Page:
Seth Roberts is right, and whoever is blogging for the Economist is wrong, as he (or she) would suspect if he lived under the broad blue skies of Alberta. The Chinese came to the Canadian West in great waves to build the CPR and other railroads in the late 19th century; for the most part they were, to say the least, neither expected nor encouraged to stay when the work was done. A few did, though, and as happened elsewhere, they often got into the restaurant trade. They didn't do so because a "concentration" of Chinese-Canadian population "created demand" for Chinese cuisine; if that had been so, there would have arisen just as many Ukrainian, German, Scottish, and Dutch restaurants. In fact, the Chinese food entrepreneurs tended to seek out new markets away from their original domiciles, such that every medium-sized town on the Canadian prairies, for most of the 20th century, possessed exactly one Chinese family whose business was running the local Chinese restaurant. I'm sure the tale has been much the same in other sparsely-settled frontier areas of the world.
The real factors that led to the ubiquity of Chinese food in Alberta and elsewhere are, pace Free Exchange, specific to the Chinese experience and the Chinese menu. As Roberts explains, Chinese restarauteurs were not seen to be taking away white men's jobs, and were thus in no danger of being chased out of town with a twelve-gauge in a time of otherwise profound anti-Chinese hostility. Cooking was a "safe" occupation, as were, in the same respect, laundering, gambling, and opium dealing. (Sorry: they're old-timey clichés for a reason.) Chinese cooking also lent itself, in ways other diaspora cuisines didn't, both to the use of low-priced varieties and cuts of meat and to the early adoption of a home-delivery model.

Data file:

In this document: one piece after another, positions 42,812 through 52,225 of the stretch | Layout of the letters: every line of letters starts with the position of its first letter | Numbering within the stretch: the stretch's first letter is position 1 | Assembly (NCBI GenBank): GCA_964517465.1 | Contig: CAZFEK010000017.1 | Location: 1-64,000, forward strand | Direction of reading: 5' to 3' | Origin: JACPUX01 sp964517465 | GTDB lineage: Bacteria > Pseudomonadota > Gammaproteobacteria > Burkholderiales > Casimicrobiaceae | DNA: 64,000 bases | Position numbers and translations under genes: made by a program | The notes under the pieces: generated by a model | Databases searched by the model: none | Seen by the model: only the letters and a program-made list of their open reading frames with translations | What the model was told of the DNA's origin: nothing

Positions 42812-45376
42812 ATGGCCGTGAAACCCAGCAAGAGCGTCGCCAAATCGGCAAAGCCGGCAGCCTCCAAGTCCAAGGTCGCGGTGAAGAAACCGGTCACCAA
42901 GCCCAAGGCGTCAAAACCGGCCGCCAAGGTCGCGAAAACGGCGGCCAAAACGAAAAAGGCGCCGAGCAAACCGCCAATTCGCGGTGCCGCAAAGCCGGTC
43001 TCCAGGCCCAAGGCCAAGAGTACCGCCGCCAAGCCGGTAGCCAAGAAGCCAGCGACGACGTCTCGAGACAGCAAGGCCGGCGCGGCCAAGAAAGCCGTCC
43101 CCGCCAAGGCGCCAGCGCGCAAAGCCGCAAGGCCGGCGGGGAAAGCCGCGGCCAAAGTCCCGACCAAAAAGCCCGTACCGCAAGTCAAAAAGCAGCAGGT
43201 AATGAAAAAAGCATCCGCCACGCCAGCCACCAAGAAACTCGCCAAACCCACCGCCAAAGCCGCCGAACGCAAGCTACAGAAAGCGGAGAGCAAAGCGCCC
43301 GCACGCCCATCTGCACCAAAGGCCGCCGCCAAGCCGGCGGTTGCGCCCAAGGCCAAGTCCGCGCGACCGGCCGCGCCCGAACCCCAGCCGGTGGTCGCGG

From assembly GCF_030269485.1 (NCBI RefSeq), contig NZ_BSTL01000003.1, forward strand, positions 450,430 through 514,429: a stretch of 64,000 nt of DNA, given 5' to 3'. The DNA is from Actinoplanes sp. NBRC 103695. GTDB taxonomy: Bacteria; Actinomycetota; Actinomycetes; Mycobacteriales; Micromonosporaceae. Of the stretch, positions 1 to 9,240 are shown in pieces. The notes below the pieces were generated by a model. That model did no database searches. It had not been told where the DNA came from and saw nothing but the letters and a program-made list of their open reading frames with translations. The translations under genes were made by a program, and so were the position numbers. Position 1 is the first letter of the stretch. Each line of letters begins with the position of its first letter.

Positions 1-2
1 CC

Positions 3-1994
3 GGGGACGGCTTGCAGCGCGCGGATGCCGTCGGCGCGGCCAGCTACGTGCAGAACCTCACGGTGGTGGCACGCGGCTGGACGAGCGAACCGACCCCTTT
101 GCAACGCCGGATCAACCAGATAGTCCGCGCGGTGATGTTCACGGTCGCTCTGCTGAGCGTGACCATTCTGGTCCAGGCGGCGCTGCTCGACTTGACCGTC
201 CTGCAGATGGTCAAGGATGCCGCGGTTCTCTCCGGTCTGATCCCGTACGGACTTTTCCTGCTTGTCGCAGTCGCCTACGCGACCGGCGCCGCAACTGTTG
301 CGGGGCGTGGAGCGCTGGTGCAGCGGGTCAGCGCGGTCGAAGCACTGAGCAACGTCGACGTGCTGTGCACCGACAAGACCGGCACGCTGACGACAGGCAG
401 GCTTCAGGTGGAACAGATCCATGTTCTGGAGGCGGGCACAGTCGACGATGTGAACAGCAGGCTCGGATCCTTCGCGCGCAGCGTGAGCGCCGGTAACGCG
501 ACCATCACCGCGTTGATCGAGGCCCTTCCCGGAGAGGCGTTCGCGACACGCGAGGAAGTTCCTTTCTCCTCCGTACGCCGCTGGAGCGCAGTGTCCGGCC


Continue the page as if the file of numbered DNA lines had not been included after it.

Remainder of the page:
Some of the inherent market advantages of the Chinese chow-house are visible down to this day: they tend to remain open on major holidays, for instance, providing an attractive refuge for those who can't or won't cook and aren't being cooked for. And they continue to exert a mysterious magnetic influence on diaspora Jews—possibly a non-trivial factor in an uncivilized land with a few openly Jewish settlers and an enormous number of Eastern European emigrants whose names suddenly anglicized overnight in the steerage section of an ocean liner.